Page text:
Spare No Detail

If you’re anything like me when it comes to food, and you probably are if you’re reading this blog, then you love a good meal recap. What they served at Prince William and Kate Middleton’s wedding? Tell me more! You just had an incredible meal at a farm-to-table spot in Nashville? Spare no detail, please. With that in mind, I hope you will appreciate hearing about the meals we had over Rosh Hashanah and Sukkot. Perhaps they will inspire your own menus. This is going to take a while, and there’s no formal recipe at the end, but I do describe how I made some of the dishes as I go.

First Night of Rosh Hashanah

The first night of Rosh Hashanah was just us four, so I kept the meal small. This was also because I was putting so much effort into the second night’s meal. But for first night, I took the caramelized onions I’d made in the crock pot and made them into a caramelized onion and blue cheese whole wheat tart. The butter from the crust dripped onto the floor of the oven, setting off the fire alarm. I roasted an acorn squash from the CSA with olive oil, salt, pepper and brown sugar, which dripped off the squash and set off the fire alarm when it wasn’t going off because of the tart. Those two, along with a simple salad, is how we started the new year. (Shout out to Rich who oversaw the oven’s self-cleaning overnight to get ready for the main event.)

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Second Night of Rosh Hashanah

For second night, we hosted my parents, my friend Dan, and some friends in town, whom I put in charge of the first fruit. They did a stellar job, bringing rambutan (a cousin of the lychee) and a durian fruit. (For better or worse, the durian was frozen and we didn’t get a chance to open it, but we will later this month. I’m so excited!)

For dinner we had, roughly in order:

Dates stuffed with Goat Cheese. Lilli is 100% completely in charge of this dish. She’s become very adept at using a butter knife to pit the dates.

Potato leek soup, with a dollop of crème fraiche. If you’re going to gild the lily one night of the year, it might as well be Rosh Hashanah.

Baked brie peach chutney in puff pastry. The same friend who brought the wacky fruit had a few weeks earlier collected peaches from her neighbor’s yard, which I made into peach chutney. I sliced off the top of a round of Camembert cheese, piled a few tablespoons of the chutney on top, wrapped it in puff pastry, applied an egg wash and baked it at 400F for 20 minutes — without setting off the smoke alarm! It was marvelous with the round challah from Small Oven Bakery.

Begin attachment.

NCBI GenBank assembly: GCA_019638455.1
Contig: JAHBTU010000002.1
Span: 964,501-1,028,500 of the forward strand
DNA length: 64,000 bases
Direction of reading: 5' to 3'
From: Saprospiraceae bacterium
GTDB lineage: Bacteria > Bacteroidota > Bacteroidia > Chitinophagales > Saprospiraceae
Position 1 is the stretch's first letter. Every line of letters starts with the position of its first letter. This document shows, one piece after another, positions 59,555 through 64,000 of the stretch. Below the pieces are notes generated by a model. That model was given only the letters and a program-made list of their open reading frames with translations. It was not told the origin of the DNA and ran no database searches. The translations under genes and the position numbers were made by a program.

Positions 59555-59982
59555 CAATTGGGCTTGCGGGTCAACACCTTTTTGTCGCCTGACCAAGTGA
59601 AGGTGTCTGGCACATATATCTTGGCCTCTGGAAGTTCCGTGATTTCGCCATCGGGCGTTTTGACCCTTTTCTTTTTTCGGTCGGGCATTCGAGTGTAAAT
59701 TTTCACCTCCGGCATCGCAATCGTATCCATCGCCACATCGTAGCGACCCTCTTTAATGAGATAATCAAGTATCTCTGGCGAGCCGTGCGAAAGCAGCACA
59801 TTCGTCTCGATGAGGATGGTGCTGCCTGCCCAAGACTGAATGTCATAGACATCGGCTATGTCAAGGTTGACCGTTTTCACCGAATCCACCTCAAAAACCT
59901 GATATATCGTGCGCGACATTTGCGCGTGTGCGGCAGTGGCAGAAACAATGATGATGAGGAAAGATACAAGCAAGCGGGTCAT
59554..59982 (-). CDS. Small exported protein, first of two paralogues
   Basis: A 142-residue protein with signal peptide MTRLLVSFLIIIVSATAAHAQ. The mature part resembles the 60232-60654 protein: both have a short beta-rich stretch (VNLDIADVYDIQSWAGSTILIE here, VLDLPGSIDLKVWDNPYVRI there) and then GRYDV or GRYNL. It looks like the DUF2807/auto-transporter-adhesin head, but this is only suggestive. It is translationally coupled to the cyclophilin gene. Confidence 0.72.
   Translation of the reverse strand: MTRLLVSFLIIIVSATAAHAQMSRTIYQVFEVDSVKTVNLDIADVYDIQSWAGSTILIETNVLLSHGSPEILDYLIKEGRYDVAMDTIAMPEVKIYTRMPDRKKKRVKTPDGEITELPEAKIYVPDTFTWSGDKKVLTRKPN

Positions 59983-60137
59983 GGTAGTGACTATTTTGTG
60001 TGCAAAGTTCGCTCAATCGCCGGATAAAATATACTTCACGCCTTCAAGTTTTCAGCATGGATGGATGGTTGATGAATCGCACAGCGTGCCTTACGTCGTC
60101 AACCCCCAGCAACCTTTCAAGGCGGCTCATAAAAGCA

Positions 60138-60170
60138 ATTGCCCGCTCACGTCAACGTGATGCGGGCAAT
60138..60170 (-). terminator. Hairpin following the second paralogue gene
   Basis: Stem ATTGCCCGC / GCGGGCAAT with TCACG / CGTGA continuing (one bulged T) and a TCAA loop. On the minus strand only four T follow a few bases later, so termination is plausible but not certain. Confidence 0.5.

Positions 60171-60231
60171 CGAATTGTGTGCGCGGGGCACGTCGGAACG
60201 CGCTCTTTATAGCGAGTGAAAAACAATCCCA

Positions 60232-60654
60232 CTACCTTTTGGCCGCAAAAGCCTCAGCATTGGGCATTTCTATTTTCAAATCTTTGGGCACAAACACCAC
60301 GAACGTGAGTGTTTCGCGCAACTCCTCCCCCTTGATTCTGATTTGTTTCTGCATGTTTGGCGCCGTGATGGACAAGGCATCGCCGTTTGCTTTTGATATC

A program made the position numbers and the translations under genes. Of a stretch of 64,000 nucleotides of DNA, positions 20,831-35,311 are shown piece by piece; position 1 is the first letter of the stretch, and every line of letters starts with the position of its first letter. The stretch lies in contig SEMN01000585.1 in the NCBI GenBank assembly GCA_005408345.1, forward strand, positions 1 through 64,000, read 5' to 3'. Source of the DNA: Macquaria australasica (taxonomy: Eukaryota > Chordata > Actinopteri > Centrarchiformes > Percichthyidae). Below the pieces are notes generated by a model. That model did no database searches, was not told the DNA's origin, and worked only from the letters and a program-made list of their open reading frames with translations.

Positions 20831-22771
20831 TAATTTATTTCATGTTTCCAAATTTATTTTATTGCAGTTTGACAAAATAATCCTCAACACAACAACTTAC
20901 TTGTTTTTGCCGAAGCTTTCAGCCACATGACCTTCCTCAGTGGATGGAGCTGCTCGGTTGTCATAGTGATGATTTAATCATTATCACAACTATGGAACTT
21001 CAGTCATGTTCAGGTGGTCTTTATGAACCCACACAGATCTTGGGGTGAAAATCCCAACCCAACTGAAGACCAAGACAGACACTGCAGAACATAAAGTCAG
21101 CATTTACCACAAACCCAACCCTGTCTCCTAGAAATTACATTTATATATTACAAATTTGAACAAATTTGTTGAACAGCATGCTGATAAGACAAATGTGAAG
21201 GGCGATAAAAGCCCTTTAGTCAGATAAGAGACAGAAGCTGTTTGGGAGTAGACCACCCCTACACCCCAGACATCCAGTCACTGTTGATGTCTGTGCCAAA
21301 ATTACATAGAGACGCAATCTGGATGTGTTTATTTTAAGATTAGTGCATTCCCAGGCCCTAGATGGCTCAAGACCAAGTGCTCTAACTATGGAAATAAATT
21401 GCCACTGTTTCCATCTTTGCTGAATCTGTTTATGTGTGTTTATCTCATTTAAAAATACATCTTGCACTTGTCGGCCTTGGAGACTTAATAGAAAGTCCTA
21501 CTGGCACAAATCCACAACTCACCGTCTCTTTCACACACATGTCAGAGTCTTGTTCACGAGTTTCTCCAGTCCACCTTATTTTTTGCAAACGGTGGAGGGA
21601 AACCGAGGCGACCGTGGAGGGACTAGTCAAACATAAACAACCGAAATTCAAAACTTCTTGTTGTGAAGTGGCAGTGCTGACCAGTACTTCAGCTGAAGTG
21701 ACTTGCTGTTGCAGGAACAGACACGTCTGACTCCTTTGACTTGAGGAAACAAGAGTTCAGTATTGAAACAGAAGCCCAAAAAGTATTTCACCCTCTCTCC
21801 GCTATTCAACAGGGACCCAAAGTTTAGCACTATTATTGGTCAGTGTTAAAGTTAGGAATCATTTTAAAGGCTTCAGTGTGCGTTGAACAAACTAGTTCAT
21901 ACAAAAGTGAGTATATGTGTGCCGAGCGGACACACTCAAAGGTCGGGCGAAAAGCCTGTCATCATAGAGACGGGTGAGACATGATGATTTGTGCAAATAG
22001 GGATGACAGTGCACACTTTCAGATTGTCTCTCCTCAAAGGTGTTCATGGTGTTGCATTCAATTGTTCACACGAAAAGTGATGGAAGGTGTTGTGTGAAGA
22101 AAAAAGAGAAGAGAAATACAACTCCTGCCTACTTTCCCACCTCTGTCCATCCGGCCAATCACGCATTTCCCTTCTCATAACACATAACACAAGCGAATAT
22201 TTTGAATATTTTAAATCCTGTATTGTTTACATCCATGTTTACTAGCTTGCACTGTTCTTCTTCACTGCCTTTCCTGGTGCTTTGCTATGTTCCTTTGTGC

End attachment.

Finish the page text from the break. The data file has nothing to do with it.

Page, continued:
Pickled cherry tomatoes. From a new cookbook by Leah Koenig I borrowed from the library that week.

A salad of mesclun, fresh figs, red grapes, blue cheese and candied pecans. I sautéed the grapes with a sprig of fresh rosemary and salt and made a sweet balsamic dressing I made with the local honey we dipped our apples in.

Delicata squash with thyme bread crumbs. Also from Leah Koenig.

Caprese salad with a balsamic reduction.

Farro with honeyed apples. Definitely worth cooking the honey in sweet apple cider.

Baked haddock. Don’t ever overlook Old Bay spice; there are entire states whose cuisines are based on it. I threw together a quick and easy tartar sauce with relish, mayonnaise, kosher salt and fresh lemon. My parents requested a non-dairy dressing to bring to their Shabbat dinner the following night, so I turned the tartar sauce into Thousand Island by adding 2 tablespoons ketchup, a teaspoon white vinegar; I forgot the half minced white onion, but I think it was fine.

Roasted mushrooms. I served these specifically because I thought Bea would eat them. She did!

Roasted carrots. Super low key, just coconut oil, kosher salt and pepper.

Dessert was plum cake, apple and walnut bars, and honey cake.

Special shout out to Thuy, who brought the spectacular new fruits and cleared the table and washed every dish in a matter of 20 minutes. You’re welcome back any time!

Sukkot

First night Sukkot was small, just us four and my parents. Still, the meal is still worth talking about. We had:

Carrot ginger soup

Baba ganoush (more to come on this)

Slow-roasted plum tomatoes. These looked like canoes when I took them out of the oven, so I filled with dollops of ricotta and chives.

Leek-artichoke tarts topped with blue and parmesan cheeses.

Radish and tonnato

Kale salad with roasted delicata squash and pomegranate

Peanut butter mousse ganache pie (recipe to come, soon!)

And ice cream, courtesy of Oma and Zayde.

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I’ll be following up with full recipes for the baba and peanut butter pie. But now I’m going to take a break. Just recapping all that cooking has made me tired. Happy new year, everyone!

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